Don’t look now but I think someone just invented the computerized watch. I know there have been attempts, most recently by Samsung but the critics have been a bit harsh as in this review from the New York Times. Also, Apple has been scooping up rights to iWatch but so far no product has emerged.
One of the tough parts of inventing a category like this — even for the inventor — is trying to figure out what goes into the product. If it’s a slavish imitation of what’s already in market as an analog product, why would you buy it? If you envision something more functional, then what are the functions? What makes it unique and not simply a miniaturized version of, say, a smartphone?
The first computer watches all seem to suffer from smartphone-itis, the need to reproduce every function of the small screen on the teeny-tiny screen. Seriously? Yup, you know they’re out there. But the path to the new, new thing is through a small identity crisis that asks what’s unique about me?
Well, as it turns out in pure Cartesian logic, I am what’s unique about me. I think, therefore I am has morphed into I respire therefore I am. That sort of reduces humanity to the simple ability to fog a mirror but there’s more to it than that.
Fitbit, if you don’t know, is a little device that straps onto your wrist and records the activities that are unique to your day. Based on a few parameters you input at Fitbit.com, the system tracks the steps you take (and other activities) and figures out how many calories you’ve burned and how many you are (gasp!) entitled to if you expect to fit into that holiday outfit. Even your blood pressure and glucose reading can be entered so that you have an up to the moment digest of the many important health parameters that are unique to you.
So it had to happen at some point. The sleek wristband that formerly simply lit up to tell you about some goal reached has morphed into a watch with a digital readout where the blinking lights used to be. Now Fitbit is a data collector and a watch that synchs with your iOS and Android devices and can feed any apps in those ecosystems with your unique data for further processing. Think about that.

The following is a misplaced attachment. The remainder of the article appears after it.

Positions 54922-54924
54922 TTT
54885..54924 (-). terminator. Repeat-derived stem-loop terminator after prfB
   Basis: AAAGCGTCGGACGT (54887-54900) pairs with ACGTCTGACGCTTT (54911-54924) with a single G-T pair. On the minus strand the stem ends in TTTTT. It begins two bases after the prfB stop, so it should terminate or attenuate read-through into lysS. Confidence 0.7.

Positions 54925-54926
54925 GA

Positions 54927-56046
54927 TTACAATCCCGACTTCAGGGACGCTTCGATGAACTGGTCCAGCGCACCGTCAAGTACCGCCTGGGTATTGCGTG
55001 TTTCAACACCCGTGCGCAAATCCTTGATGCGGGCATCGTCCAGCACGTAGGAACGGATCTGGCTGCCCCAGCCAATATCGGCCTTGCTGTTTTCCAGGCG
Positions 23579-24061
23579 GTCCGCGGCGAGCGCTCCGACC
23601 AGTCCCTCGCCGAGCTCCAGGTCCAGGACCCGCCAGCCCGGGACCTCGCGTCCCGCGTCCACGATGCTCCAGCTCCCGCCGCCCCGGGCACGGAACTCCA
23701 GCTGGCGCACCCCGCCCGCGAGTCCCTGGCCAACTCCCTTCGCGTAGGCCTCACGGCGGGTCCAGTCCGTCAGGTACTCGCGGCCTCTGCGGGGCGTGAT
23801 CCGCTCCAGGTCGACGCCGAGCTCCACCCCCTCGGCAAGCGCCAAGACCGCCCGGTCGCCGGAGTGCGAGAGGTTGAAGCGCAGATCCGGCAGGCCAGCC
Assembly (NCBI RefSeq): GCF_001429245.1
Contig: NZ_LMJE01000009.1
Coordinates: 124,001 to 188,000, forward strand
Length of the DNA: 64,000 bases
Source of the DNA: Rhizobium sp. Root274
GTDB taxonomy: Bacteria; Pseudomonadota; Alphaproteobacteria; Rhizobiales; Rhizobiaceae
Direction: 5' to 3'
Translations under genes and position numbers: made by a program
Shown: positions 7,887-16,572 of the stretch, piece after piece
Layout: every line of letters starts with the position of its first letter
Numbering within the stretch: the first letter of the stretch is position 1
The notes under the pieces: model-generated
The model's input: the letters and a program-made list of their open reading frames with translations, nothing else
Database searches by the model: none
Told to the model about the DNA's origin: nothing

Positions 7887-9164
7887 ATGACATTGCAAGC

Watches that enable two way communication or social media hookups or listening to songs or that let you watch the World Series on your wrist have missed the point. A compass? Spare me. All those functions have homes on the device and they are not needed on the wrist. They might run on the wrist the same way that spreadsheets also ran on the laptop but it took the graphics packages and slide show software to make the laptop an indispensible part of business life.
And so it is with the computing watch. Sure it tells time and so does your handheld or a Timex but just as the handheld became the social location (close to us but still somewhat apart) the wrist has now been claimed as true personal computing space. The watch sleeps with us, showers with us; it is designed to not come off except for charging about once a week. The Watch is part of us yet at the same time it incorporates our other devices and computers through ecosystem apps — a good balance that’s low on redundancy and high on added utility. Most importantly, it captures some of our most intimate data helping us manage our bodies.
That’s it. Future generations of watches might incorporate more personal functionality (blood chemistry through sweat analysis, perhaps?) but they won’t bother with email or they’ll end up looking like over engineered Swiss army knives. That knife has a lot of useful stuff, many even have a knife and fork but did you ever try to cut a steak with one?
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